A deep dive into Windows 7 (build 6801)

Summary:Microsoft took the wraps off Windows 7 for the first time at the Professional Developers Conference in Los Angeles three weeks ago. Since returning from PDC, I’ve been installing and using Windows 7 on a variety of hardware platforms (eight distinct desktop and portable systems so far). My immediate goal is to learn as much as possible so I can begin writing my next book. The deeper I dive into Windows 7, the more I discover, including subtle changes and tweaks that aren’t obvious in a first look. In this post and its accompanying image gallery, I’ll share some of those details with you.

Special Report: Windows 7

Microsoft took the wraps off Windows 7 for the first time at the Professional Developers Conference in Los Angeles three weeks ago. That public unveiling and the widespread availability of a pre-beta release of the Windows 7 code (build 6801) inspired a slew of first looks (including mine). But after that initial flurry of activity, most of the interest quickly subsided.

Since returning from PDC, I’ve been installing and using Windows 7 on a variety of hardware platforms (eight distinct desktop and portable systems so far). My immediate goal is to learn as much as possible so I can begin writing Windows 7 Inside Out. And there’s plenty to learn. The deeper I dive into Windows 7, the more I discover, including subtle changes and tweaks that aren’t obvious in a first look. In this post and its accompanying image gallery, I’ll share some of those details with you.


 Image Gallery: I look carefully at the new and redesigned features in the pre-beta release of Windows 7.  
Image Gallery: Evolution of the Windows interface
 
Image Gallery: Easier access to the preview pane
 

As I work with the new OS, I’m finding myself paying much more attention to small details. In fact, Windows 7 is the first Windows release I’ve ever used that looks like it was designed and not just bolted together from projects built in parallel by disconnected development teams. In the two-plus years since Windows Vista was released, critics have noted its many user interface inconsistencies – Long Zheng even put together the Aero Taskforce web site to highlight the most egregious examples. Many of those flaws have been fixed in Windows 7. In many cases, you have to compare the two systems side by side to notice the difference. I’ve highlighted many of those examples here.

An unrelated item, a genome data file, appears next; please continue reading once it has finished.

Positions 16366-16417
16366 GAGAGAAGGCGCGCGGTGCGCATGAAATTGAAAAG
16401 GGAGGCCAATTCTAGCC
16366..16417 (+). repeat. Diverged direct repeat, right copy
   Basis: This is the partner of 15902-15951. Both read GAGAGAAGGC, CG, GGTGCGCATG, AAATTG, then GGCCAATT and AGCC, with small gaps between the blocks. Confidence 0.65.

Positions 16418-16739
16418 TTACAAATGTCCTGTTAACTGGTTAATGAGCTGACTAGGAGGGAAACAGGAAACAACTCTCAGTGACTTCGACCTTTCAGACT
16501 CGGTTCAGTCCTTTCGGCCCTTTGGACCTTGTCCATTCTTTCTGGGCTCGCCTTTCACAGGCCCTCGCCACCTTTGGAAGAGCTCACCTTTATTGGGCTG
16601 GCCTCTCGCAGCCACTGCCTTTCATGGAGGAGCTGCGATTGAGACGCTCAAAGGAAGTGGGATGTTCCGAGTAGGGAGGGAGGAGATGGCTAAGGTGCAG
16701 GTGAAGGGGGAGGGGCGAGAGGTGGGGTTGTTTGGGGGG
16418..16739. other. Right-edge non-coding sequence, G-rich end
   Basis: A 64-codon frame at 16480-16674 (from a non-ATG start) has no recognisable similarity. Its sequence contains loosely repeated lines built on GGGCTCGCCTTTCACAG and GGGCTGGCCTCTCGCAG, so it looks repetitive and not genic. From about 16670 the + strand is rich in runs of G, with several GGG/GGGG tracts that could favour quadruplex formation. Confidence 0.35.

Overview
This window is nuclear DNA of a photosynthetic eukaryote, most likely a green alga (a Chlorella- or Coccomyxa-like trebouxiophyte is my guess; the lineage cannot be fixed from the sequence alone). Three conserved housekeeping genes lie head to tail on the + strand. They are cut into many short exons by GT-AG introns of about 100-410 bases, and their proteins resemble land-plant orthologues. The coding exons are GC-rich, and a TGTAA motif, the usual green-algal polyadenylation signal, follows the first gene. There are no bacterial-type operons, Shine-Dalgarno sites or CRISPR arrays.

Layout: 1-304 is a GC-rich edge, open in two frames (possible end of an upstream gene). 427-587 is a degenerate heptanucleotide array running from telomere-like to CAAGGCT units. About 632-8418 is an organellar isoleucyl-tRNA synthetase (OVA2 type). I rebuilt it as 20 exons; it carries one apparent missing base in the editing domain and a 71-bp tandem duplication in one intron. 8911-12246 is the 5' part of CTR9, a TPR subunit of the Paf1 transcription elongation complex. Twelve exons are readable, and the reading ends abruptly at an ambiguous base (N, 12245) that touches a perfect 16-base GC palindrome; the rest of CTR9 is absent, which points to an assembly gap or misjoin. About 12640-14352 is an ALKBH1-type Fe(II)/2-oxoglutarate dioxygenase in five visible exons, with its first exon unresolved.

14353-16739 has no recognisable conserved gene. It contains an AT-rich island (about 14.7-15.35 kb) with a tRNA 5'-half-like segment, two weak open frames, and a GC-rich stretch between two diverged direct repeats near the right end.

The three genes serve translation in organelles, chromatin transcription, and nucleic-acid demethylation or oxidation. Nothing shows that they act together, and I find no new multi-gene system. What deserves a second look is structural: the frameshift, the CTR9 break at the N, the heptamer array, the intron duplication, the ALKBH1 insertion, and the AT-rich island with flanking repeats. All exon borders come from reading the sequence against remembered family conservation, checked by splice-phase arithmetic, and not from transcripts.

The first wave of Windows 7 coverage included plenty of praise for its stability and polish. That’s true, but it’s also an incomplete picture. The more I work with this early release of Windows 7, the more I see the little glitches, the unfinished pieces, and the bugs. Despite its impressive stability and polish relative to other Windows projects at similar stages of development, this is truly a pre-beta release. Given that this build was locked down three months ago, those little flaws don’t bother me too much.

The purpose of this post is not to review Windows 7. It’s way too early for that. Rather, my objective is to call attention to the changes and design decisions that have gone into the product so far and to highlight features and changes you might not have noticed in the flurry of initial coverage. I’ve done no performance testing, and have no plans to do any, at least with this build. Any publication that would devote more than a paragraph to benchmarking an early build like this one is guilty of journalistic malpractice, in my opinion.

For this deep dive, I’ve taken a closer look at five areas of Windows 7, all of which are significantly changed in this release.

Use the links above to jump to any topic you find interesting, or click below to continue reading.

Next page: Death of the drive letter? -->

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Windows Explorer

If you look at the fossil record of Windows Explorer, you’ll see an evolution from its humble File Manager roots to something akin to an all-purpose browser capable of handling a variety of data types. In XP, the Folders List to the left of the Explorer data pane is optimized for drilling through storage hierarchies that start with drive letters. Vista muddied the waters slightly with a navigation pane that can show shortcuts to favorite folders, a tree-style Folders list, or both.

Windows 7 tries to bury tree-style navigation even more deeply by highlighting libraries as the predominant element in the navigation pane.

win7dd_small_page_2.jpg
For a closer look at all the changes in Windows 7, see the image gallery that accompanies this post.
Libraries are collections of physical locations that appear as a single virtual folder in the navigation pane. Windows 7 includes a handful of predefined libraries for documents, downloads, music, pictures, and videos. You can edit these libraries or add custom libraries to serve the needs of a project. So, for example, I might create a ZDNet library that aggregates content from my Windows Live Writer Drafts folder, a directory full of screen shots from a SharePoint server, and the local Public Documents folder where other network users can open and save files.